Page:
The Ricky Carmichael University events bring a maximum of 100 participants together. Riders rotate among instructors, each of whom provides the students with deep knowledge and expert techniques on a single aspect of the ride.
More than 2,000 riders have been through the Carmichael programs.
The idea for RCU emerged from a meeting at a motocross race. Carmichael and Leale talked with MX Sports Event Director Tim Cotter about hosting a training event after the Ricky Carmichael Supercross at Daytona International Speedway.
“Ricky was in a great place to have the time to do them, and he had the desire to give back to the motocross community,” Leale said. “The first one was in 2010 at Daytona, and our first overseas was in 2012 in Doncaster, United Kingdom. Since then, we have held RCUs on four continents and in six countries—the UK, Sweden, Belgium, Japan, Australia and the US.
“In the U.S., we have done them at some of the most iconic tracks in the country: Daytona, Muddy Creek, Lake Elsinore and at RC’s personal track, the Goat Farm.”
The core team of instructors includes Carmichael and fellow AMA Motorcycle Hall of Famers Jeff Emig and Jeff Stanton.
Leale refers to the combination of instructors and curriculum as “serious learning.”
Carmichael has 150 pro overall wins, including 76 AMA motocross overalls, 48 AMA Supercross main events, 26 AMA Motocross Lites overalls and 12 AMA Supercross Lites main events. He is one of only two riders in AMA Motocross with an undefeated season at the sport’s top level, a feat he accomplished two times, in 2002 and 2004.
Emig won three AMA Motocross championships and one AMA Supercross championship. He was the 1999 US Open of Supercross winner, has 37 National victories and was member of six Motocross des Nations teams 1992 through 1997.
Stanton is a six-time AMA motocross and Supercross champion and was the leader of winning U.S. Motocross des Nations teams.
But that serious learning translates into a more confident rider, who is more relaxed on the bike and has more fun.
“We get the full range of riders among all ages and ability levels,” Leale said. “Some are top riders trying to make it to that next level. Some are vet and former racers trying just become better safer riders.
“And that’s our motto: If we can help teach you how to be a better rider, your ability—regardless of what level you were—will improve, and you will get faster, but safer, at the same time.”
Friendships through riding
Motorcycling played a key role in the friendship of three women from the Albany, N.Y., area, giving them a fun family activity and, at the same time, an escape from the daily routine.
Maggie McNally-Bradshaw, Theresa Kearsing and Shari Greenleaf remain friends to this day, even though Kearsing and Greenleaf have paused their riding for a time.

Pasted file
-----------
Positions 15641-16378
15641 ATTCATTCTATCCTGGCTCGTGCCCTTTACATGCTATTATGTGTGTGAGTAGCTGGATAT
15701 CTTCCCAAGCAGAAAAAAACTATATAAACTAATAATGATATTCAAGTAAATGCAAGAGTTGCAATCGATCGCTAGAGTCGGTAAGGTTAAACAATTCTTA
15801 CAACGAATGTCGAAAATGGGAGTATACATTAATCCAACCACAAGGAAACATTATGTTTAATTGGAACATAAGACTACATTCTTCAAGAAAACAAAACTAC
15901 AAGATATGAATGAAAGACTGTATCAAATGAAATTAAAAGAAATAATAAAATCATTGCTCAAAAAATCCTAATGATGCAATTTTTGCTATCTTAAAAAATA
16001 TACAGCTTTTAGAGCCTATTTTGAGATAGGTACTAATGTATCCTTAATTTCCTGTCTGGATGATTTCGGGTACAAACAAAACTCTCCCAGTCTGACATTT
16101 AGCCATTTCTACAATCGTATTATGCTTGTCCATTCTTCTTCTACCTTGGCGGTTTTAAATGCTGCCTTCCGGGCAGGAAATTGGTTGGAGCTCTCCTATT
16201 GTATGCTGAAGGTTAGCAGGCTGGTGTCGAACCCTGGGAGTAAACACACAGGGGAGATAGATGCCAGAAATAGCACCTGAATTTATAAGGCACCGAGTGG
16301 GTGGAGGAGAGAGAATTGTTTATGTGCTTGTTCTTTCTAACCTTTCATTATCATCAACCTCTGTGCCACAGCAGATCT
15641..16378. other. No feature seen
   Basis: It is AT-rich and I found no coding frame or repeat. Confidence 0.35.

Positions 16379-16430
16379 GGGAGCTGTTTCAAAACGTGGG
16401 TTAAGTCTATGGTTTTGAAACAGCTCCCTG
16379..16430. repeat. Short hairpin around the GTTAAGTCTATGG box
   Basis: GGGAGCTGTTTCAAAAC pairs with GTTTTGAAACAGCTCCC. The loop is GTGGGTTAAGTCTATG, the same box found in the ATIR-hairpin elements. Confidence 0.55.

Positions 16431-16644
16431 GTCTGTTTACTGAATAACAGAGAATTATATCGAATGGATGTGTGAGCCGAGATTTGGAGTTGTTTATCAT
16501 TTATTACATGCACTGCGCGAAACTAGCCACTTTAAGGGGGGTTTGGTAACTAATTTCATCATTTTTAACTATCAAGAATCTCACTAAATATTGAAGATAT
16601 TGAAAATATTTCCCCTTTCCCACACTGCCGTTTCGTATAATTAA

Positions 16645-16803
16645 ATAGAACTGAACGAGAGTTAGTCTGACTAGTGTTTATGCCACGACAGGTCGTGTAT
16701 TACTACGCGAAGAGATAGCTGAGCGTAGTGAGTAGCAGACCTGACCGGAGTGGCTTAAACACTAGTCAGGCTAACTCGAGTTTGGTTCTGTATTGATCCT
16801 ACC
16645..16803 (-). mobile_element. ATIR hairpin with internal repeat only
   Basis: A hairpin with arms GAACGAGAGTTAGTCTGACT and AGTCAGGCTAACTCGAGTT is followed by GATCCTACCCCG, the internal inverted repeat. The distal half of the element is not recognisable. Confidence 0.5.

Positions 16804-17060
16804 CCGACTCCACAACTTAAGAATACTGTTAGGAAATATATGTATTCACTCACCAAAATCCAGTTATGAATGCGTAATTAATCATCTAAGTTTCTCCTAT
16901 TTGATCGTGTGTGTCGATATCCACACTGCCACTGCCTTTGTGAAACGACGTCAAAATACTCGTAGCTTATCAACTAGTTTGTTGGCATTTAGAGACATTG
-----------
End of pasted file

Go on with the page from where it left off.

McNally-Bradshaw has been friends with Kearsing since they were teenagers in Albany. And when McNally-Bradshaw began riding motorcycles, Kearsing became interested, as well.
McNally-Bradshaw encouraged her friend to ride with her, talking about riding and the joy of being on two wheels.
“When Maggie and I were about 18 and 20, we were walking down Madison Avenue [in Albany] one night, talking about riding, and I didn’t get how the controls worked,” Kearsing said. “So, as we’re walking, she’s showing me how it’s done—lifting her leg up and [sticking her] arms out and wiggling her foot. And I’m trying to copy her, still not really sure what she was talking about. But we were laughing and walking and talking about riding. It was great.”
Eventually, the pair took their motorcycle training class together.
They joined the Women on Wheels motorcycle club and found a supportive environment, where they met likeminded people and enjoyed group rides and events.
“The Women on Wheels chapter got a call one time from a woman who said she was interested in learning to ride,” McNally-Bradshaw said. “So, my ex-husband and I spent the afternoon with her in a parking lot, showing her how motorcycles worked.”
That woman was Greenleaf.
“I was 30 and divorced,” Greenleaf said. “I had dated a guy with a motorcycle. So I bought a motorcycle. Then we broke up.
“But I really wanted to do this motorcycle thing.”
The three became close friends, sometimes taking “hooky days” off work just to get out on the road and ride.
Kearsing talked about a glorious ride to Lake Placid. McNally-Bradshaw recalls a day trip to Lake George.
“It was just one of those days that will stick with us forever,” she said. “You can’t plan them. They just happen.”
The women’s families “grew up together,” with McNally-Bradshaw adding a sidecar to her bike, so she could haul the kids along. The families went camping together. The bonds grew strong.
“It was wonderful,” Greenleaf said. “It was a warm and nurturing environment. I wouldn’t have done all that on my own.”
McNally-Bradshaw became and MSF-certified motorcycle instructor in 2007, so “the parking lot lessens stopped.”
But her passion for riding and for helping others ride continued to grow.
“There are lots of wonderful people out there who love to come up and talk about motorcycles or ask if their kids can sit on my motorcycle,” McNally-Bradshaw said. “And I am always ready to promote motorcycling.
“I have frequently offered to help new graduate [passed the class] riders when they decide to shop for a bike or gear,” she said. “And I invite them to let me know if they would like a riding buddy to get those first scary rides done—no judgement, just as a mentor and fellow rider. I haven’t had many takers, but it’s out there.”
McNally-Bradshaw even bought a used Yamaha TW200 about six years ago “to have on hand for those novice riders to get some seat time.”
“Recently, I have been chiming in on social media, primarily to the woman’s groups, providing short-girl advice and practice tips and sharing that I can be contacted directly with questions, bike/gear tips, or to get out riding,” she said.
Greenleaf describes it this way: “It goes beyond teaching someone how to ride. It’s also instilling in them the love for riding and involving them in the culture of it.”